"I gave her the drop of precious blood on the tongue, so we know she received Christ," Malanowski said. He said he was unable to give Schiavo the traditional host wafer "because her tongue is dry and parched."

Doctors have said she has been unable to swallow food since February 1990, when she collapsed in her home, suffering from cardiac arrest related to an eating disorder.

Schiavo suffered severe brain damage before paramedics were able to restart her heart. Michael Schiavo said his wife suffered from bulimia, an eating disorder that resulted in a potassium deficiency that triggered her heart failure.

Gibbs also said Terri Schiavo is receiving morphine for pain.

The American Academy of Neurology issued a position statement in 1988 on the persistent vegetative state, declaring that such patients "do not have the capacity to experience pain or suffering."

On Saturday, Bobby Schindler said Terri Schiavo was "not dying peacefully and painlessly."

But George Felos, an attorney for Michael Schiavo, visited her Saturday and said she was "calm," "peaceful" and "resting comfortably."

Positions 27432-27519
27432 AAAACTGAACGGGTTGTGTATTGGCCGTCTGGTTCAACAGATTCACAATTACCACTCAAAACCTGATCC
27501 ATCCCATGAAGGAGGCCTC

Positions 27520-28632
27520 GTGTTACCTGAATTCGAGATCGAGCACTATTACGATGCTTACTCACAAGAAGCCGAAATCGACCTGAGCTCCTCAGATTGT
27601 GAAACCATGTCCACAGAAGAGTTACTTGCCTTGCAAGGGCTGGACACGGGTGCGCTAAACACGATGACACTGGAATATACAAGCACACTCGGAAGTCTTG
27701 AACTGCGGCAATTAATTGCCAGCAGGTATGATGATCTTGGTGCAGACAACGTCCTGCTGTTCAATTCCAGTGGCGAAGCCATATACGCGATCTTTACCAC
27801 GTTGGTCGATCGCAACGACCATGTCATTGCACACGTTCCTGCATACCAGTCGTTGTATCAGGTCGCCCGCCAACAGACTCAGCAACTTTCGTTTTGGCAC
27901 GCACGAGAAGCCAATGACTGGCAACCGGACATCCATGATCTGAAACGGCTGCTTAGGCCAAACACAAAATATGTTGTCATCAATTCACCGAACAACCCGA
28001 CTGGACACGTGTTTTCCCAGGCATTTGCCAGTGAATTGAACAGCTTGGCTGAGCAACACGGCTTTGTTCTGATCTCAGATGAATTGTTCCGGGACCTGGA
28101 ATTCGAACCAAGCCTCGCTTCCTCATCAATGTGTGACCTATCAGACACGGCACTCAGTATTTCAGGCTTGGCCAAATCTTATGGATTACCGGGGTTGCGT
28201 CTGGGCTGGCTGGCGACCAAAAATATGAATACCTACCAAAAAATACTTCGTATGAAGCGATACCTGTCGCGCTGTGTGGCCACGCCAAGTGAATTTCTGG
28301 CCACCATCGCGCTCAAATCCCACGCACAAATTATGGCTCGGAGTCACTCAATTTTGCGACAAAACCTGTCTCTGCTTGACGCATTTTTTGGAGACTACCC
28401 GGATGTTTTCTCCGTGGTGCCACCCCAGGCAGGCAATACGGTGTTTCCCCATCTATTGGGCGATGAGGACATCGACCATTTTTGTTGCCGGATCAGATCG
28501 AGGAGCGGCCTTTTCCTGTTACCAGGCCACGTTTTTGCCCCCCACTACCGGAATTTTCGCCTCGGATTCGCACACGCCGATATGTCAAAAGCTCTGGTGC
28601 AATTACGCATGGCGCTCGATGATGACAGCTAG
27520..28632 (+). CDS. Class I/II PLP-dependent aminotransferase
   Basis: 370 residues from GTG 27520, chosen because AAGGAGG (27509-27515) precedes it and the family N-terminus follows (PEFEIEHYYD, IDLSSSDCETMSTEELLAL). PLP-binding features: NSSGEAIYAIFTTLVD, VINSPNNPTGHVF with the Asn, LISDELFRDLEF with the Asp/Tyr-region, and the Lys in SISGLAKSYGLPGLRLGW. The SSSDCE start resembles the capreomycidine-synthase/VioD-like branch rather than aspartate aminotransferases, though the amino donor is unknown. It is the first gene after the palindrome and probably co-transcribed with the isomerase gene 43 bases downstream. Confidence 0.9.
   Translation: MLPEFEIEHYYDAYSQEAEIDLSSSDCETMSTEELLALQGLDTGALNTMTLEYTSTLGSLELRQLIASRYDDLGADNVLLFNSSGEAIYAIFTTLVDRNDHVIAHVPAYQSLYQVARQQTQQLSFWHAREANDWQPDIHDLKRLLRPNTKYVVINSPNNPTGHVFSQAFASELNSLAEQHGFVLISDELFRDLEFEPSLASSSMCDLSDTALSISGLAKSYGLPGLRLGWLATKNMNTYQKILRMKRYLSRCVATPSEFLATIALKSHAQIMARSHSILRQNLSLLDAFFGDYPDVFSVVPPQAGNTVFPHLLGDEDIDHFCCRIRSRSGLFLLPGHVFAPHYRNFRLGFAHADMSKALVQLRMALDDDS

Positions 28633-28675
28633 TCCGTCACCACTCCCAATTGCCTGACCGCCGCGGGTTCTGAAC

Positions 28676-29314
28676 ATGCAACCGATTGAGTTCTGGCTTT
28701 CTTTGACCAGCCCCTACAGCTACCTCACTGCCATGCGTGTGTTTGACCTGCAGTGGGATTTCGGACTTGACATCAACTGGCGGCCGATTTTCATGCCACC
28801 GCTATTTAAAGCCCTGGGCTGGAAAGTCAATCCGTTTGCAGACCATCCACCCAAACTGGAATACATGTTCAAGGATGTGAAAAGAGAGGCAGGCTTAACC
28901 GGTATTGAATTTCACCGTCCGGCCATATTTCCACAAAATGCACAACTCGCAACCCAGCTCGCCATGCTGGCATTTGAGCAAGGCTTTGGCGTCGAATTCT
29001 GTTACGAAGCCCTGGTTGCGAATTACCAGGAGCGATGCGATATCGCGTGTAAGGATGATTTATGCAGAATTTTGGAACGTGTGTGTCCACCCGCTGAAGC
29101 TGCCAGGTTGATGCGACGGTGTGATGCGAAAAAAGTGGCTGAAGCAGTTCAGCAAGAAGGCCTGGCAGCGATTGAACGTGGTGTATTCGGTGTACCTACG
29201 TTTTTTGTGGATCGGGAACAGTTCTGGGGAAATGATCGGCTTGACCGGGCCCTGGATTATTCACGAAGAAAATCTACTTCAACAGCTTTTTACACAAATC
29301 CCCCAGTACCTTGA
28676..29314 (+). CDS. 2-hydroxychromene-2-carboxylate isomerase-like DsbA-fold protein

Governor Bush says he can't help

Earlier Sunday, Florida Gov. Jeb Bush said there is nothing he can do to save Terri Schiavo's life.

"I cannot violate a court order," Bush said after attending Easter Sunday church services. "I don't have powers from the United States Constitution -- or for that matter from the Florida Constitution -- that would allow me to intervene after a decision has been made.

"I'm sad that she's in the situation that she's in," Bush said, commenting publicly on the case for the first time since Thursday. "I feel bad for her family. My heart goes out to the Schindlers and, for that matter, to [her husband] Michael [Schiavo]," Bush said. "This has not been an easy thing for any, any member of the family. But most particularly for Terri Schiavo."

To Terri Schiavo's parents -- who have said Bush should do more to help their daughter -- the governor said: "I can't. I'd love to, but I can't."

Her parents have lost nearly 30 legal opinions in both state and federal courts, which have consistently sided with Michael Schiavo, who also is Terri Schiavo's legal guardian.

CNN's Ed Henry contributed to this report.